The whole Green Lantern mythology alone proves that DC Comics writers can be at least ten times more insane than anything Stan Lee and Jack Kirby ever conjured up at Marvel. The magical alien (or whatever) ring that Hal Jordan wields allows him to pretty much do anything, and pretty much anything goes in a Green Lantern story -- Frank Miller took this free-for-all creative license to its most absurd extremes when he closed Batman: The Dark Knight Strikes Again (aka DK2) with Hal enlarging himself to such a size that he could hold the entire Earth in the palm of his hand. Or was it the entire universe? Does it matter?
Unfortunately, this general lack of strict boundaries (come to think of it, it might've been the entire universe) also makes Green Lantern as much a hard sell to mainstream moviegoing audiences as Thor was for Marvel last month (though that seemed to work itself out okay). There aren't really any "rules" to the Green Lantern mythos -- it is sprawling, constantly adaptive and often contradictory, simply because Hal Jordan, via the power of his ring, can do whatever he wants. Sort of. Or something.
You'd think a director like Martin Campbell could bring this flyboy down to Earth, in more ways than one. Campbell brought a gritty, grounded realism to the James Bond reboot, Casino Royale, and Green Lantern could've used that kind of, shall we say, "calming" discipline when it came time to adapt it for cinema. What better way to reign in Green Lantern than to trap him into a two-hour origin story that has to have a beginning, middle and an end? Maybe we should just concentrate on the character of Hal Jordan, have two or three really awesome action scenes and deal with the rest of the crazy mythology in future installments (if at all...)?
Unfortunately, that's not that case. Campbell's Green Lantern throws everything at you at once -- everything. The opening ten minutes is a completely CGI-rendered fantasy-scape of outer space, featuring a bunch of CGI-rendered aliens all wearing the Green Lantern costume as Geoffrey Rush yammers on and on about the Green Lantern Corps and the power of the Ring and a new threat to the universe called the Parallax and... oh, there's Ryan Reynolds. Are we on Earth now?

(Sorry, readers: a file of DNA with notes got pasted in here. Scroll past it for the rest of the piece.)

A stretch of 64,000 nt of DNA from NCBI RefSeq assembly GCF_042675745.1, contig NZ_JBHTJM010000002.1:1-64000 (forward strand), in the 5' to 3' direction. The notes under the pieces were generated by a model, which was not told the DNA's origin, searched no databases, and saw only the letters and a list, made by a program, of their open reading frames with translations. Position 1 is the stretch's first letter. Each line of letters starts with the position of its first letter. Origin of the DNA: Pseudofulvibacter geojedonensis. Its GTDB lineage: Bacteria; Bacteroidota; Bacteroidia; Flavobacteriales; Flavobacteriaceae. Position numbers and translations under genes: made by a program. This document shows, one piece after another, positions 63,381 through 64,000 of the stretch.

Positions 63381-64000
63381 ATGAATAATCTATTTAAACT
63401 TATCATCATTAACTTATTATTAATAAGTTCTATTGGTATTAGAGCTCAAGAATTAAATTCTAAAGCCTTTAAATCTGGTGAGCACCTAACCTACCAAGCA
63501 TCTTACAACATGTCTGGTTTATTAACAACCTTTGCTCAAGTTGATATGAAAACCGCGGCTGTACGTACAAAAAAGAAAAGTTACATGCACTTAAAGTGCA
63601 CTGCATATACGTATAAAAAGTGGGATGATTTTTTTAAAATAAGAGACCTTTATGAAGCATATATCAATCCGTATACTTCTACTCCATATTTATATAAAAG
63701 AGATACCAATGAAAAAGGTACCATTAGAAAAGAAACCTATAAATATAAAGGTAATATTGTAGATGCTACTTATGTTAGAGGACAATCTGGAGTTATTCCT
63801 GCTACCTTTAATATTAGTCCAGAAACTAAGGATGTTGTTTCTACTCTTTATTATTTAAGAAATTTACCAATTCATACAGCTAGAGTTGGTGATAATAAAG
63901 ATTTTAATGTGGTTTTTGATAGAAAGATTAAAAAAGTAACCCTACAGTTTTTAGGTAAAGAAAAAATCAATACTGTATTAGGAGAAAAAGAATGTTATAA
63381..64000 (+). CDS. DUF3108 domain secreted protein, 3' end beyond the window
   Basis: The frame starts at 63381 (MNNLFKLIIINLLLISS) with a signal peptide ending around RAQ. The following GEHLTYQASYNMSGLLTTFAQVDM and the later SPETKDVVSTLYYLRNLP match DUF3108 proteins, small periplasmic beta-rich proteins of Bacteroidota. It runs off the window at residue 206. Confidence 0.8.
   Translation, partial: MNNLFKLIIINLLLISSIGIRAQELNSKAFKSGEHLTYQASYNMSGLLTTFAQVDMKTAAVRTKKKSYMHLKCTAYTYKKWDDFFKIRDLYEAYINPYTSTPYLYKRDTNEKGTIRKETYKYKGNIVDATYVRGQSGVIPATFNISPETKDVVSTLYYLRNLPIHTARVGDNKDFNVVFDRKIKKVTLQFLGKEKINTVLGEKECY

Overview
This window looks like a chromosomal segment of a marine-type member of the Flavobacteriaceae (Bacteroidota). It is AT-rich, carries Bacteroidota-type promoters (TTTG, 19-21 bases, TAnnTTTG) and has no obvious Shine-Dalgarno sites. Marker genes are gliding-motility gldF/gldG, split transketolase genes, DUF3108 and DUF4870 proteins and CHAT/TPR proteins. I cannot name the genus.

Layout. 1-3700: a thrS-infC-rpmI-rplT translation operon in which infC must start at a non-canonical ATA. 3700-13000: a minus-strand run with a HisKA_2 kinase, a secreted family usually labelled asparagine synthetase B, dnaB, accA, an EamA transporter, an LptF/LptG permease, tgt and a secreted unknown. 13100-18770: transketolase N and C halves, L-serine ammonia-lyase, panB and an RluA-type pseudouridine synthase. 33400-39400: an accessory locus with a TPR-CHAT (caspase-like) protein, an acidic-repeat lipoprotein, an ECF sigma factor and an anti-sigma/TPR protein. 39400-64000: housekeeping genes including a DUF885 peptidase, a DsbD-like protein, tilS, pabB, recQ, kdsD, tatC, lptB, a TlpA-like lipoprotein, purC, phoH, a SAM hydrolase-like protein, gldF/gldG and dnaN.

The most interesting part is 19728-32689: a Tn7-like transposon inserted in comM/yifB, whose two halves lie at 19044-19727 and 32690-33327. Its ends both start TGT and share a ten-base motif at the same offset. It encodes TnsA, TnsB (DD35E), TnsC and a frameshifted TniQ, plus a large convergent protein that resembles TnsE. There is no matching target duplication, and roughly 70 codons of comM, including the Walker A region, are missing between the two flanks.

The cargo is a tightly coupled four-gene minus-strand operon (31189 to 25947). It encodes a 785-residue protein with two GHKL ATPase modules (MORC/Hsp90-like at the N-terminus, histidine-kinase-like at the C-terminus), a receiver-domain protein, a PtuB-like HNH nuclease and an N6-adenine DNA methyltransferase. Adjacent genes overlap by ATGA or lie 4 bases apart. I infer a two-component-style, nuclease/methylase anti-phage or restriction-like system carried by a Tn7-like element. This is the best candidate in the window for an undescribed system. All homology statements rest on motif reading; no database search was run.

From there, we get your typical "Golly, check out these powers!" kind of origin story, with some clunky "character weaknesses" that test pilot Hal Jordan (Reynolds) has to overcome (Daddy issues, fear issues, intimacy issues...) -- and what better way to grow up and become a better man than by becoming a superhero, the newest member of the universe-defending Green Lantern Corps that can fly to outer space and create glowing greeny machine guns, body shields, catapults and giant fists just by thinking of them? Oh, also glowing greeny necklaces -- there's a girl, too, but you'll barely notice -- and when the girl you barely notice is Blake Lively, something is definitely amiss.
Bam! Zap! Zoom! Green Lantern is pure and utter chaos. Geoffrey Rush tries to explain things to us, but the movie just keeps piling more and more upon itself that we don't even have a chance to reflect and apply the information to all the madness going on. There are some impressive special effects, to be sure -- Parallax, a huge, crawling, slimy fog bank thingee with an angry demon face, is an especially wonderful creation -- but it's all just noise and bright flashing colors before too long. Reynolds tries hard, but even his considerable charms can't bring us to, well, enjoy any of this very much.
It's a shame. If Martin Campbell had cracked the whip and brought it down a few notches, we would've had a decent first entry in what could be a marvelously creative gonzo sci-fi franchise. Unfortunately, Green Lantern is a glowing, greeny mess.
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